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Gagliardi, Paterno Top Two in Coaching Wins

Penn State football coach Joe Paterno has decided to retire at the end of the season, his long career brought down by his failure to do more about an allegation of child sex abuse against a former assistant. It was just on Saturday that coach Paterno won his 409th game, moving up to #2 on the all-time wins list. Still well behind the all-time leader, St. John's coach John Gagliardi. Here's a look at the top five all-time leaders:


Stearns History Museum
Stearns History Museum
1

John Gagliardi

Carroll College/St. John's University (1949-2011): 483–133–11
 
 

John Gagliardi is currently the head football coach at Saint John's University in Collegeville. A position he has held since 1953. From 1949 to 1952, he was the head football coach at Carroll College in Helena, Montana. With a career record of 483–133–11, Gagliardi has the most wins of any coach in college football history. His Saint John's Johnnies teams have won four national titles: the NAIA National Football Championship in 1963 and 1965, and the NCAA Division III National Football Championship in 1976 and 2003. Gagliardi was inducted into the College Football Hall of Fame in 2006. With Chris Ault and Joe Paterno, he is one of three active coaches in the Hall of Fame.

 
Getty Images
Getty Images
2

Joe Paterno

Penn State (1966-2011): 409–136–3
 
 

Joseph Vincent "Joe" Paterno (born December 21, 1926) is a college football coach, and is currently the head coach of the Penn State Nittany Lions, a position he has held since 1966. Paterno, nicknamed "JoePa", holds the record for the most victories by an FBS football coach with 409 and is the first and currently only FBS coach to reach 400 victories. He has coached five undefeated teams that won major bowl games. Paterno is one of three active coaches inducted into the College Football Hall of Fame as coaches (along with Chris Ault and John Gagliardi).

 
Getty Images
Getty Images
3

Eddie Robinson

Grambling State (1941-1997): 408-168-15
 
 

Edward Gay Robinson (February 13, 1919 – April 3, 2007) was an American football coach. For 57 years from 1941 to 1997, he was the head coach at Grambling State University, a historically black university in Louisiana. At the time of his retirement in 1997, he was the winningest coach in college football history. Robinson was inducted into the College Football Hall of Fame in 1997. Robinson was born in Jackson in East Feliciana Parish, Louisiana, to the son of a sharecropper and a domestic worker. He went on to graduate from McKinley Senior High School in Baton Rouge in 1937. He went on to earn his bachelor's degree from Leland College in Baker in East Baton Rouge Parish, then went on to obtain his Master's degree from the University of Iowa in Iowa City in 1954. Robinson was a member of Alpha Phi Alpha fraternity.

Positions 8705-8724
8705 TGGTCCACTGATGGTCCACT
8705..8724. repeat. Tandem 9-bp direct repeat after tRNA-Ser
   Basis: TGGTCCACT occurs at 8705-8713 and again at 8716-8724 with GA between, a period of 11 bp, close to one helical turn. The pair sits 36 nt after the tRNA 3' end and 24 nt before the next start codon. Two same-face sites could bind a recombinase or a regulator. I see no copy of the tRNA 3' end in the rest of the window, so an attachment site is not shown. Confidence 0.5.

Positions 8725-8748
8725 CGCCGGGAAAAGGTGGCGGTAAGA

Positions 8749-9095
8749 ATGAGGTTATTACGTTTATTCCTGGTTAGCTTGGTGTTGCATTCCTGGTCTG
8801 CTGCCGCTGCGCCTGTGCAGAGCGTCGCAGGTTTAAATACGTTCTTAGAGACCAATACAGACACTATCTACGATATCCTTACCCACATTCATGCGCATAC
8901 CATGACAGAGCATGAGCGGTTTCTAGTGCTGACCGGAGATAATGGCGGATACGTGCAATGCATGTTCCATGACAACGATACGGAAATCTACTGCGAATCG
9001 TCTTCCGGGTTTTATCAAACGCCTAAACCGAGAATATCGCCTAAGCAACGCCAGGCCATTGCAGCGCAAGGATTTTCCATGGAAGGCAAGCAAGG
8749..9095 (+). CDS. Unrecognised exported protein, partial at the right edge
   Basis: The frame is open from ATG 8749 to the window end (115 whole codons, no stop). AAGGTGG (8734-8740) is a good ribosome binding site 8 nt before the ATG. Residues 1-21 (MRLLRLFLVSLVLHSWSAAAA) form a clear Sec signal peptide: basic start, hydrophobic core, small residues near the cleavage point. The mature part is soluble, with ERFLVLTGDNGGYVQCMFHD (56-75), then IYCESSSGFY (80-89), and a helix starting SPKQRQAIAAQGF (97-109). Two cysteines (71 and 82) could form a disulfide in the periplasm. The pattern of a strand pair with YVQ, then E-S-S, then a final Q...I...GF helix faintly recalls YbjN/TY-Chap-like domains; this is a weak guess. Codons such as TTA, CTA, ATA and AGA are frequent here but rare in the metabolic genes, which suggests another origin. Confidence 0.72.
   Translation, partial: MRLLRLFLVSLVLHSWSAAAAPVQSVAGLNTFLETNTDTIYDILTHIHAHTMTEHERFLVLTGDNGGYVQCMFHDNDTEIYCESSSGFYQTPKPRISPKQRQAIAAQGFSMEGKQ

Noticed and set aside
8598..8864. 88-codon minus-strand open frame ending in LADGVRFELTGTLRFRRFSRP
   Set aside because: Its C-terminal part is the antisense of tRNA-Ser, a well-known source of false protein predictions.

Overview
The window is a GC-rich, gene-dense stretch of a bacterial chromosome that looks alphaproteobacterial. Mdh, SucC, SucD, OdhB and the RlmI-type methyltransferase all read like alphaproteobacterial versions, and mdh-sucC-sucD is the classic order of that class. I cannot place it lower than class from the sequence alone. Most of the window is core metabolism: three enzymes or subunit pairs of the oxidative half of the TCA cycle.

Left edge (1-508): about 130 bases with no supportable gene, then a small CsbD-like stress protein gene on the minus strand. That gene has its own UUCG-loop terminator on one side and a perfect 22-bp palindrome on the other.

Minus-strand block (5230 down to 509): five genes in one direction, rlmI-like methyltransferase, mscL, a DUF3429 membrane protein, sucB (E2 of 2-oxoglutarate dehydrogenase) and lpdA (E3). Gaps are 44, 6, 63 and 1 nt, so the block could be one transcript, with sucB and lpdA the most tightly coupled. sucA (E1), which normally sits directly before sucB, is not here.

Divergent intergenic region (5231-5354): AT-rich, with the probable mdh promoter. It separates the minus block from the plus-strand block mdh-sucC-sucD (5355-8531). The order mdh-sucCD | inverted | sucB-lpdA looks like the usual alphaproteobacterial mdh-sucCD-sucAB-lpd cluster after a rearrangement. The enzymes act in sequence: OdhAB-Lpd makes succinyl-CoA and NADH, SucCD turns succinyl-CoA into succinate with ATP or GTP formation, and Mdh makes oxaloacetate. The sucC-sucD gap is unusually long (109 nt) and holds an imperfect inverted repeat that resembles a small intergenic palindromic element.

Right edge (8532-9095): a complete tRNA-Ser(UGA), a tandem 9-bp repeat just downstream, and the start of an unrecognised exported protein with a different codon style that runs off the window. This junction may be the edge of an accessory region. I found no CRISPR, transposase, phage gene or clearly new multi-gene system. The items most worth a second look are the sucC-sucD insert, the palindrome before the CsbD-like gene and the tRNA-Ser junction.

Getty Images
Getty Images
4

Bobby Bowden

Samford/West Virginia/Florida State (1959-2009): 377-129-4
 
 

Robert Cleckler "Bobby" Bowden (born November 8, 1929) is a retired college football coach. He coached the Florida State Seminoles football team from the 1976 to 2009 seasons. During his time at Florida State, Bowden led FSU to an Associated Press and Coaches Poll National Title in 1993 and a BCS National Championship in 1999, as well as twelve Atlantic Coast Conference championships since FSU joined the conference in 1991. After a difficult 2009 season and amid questioning fans, Bowden announced his retirement from FSU on December 1, 2009, just weeks after his 80th birthday. His final coaching appearance was the 2010 Gator Bowl game on January 1, 2010, with a 33–21 victory over his former program, West Virginia. Bowden finished his career second in all-time wins by a Division I-FBS coach with 389 wins. A March 6, 2009 NCAA ruling requiring Florida State to "vacate wins for any games in which an ineligible player participated," threatening to remove as many as 14 of Bowden's wins from the 2006 and 2007 seasons in relation to an academic scandal; Florida State appealed the ruling. The NCAA upheld the ruling on January 5, 2010. Upon final investigation by Florida State University it was determined that Bowden was to vacate 12 wins, bringing his final career record to 377–129–4

 
Amos Alonzo Stagg.jpg
5

Amos Alonzo Stagg

Springfield College/Chicago/Pacific (1892-1946): 329-190-35
 
 

Amos Alonzo Stagg (August 16, 1862 – March 17, 1965) was an American athlete and pioneering college coach in multiple sports, primarily American football. He served as the head football coach at Springfield College (1890–1891), the University of Chicago (1892–1932), and the College of the Pacific (1933–1946), compiling a career college football record of 314–199–35. His Chicago Maroons teams of 1905 and 1913 have been recognized as national champions. He was also the head basketball coach for one season at the University of Chicago (1920–1921), and the head baseball coach there for 19 seasons (1893–1905, 1907–1913). Stagg played football as an end at Yale University and was selected to the first College Football All-America Team in 1889. He was inducted into the College Football Hall of Fame as both a player and a coach in the charter class of 1951 and was the only individual honored in both roles until the 1990s. Influential in other sports, Stagg developed basketball as a five-player sport and was elected to the Basketball Hall of Fame in its first group of inductees in 1959.

 

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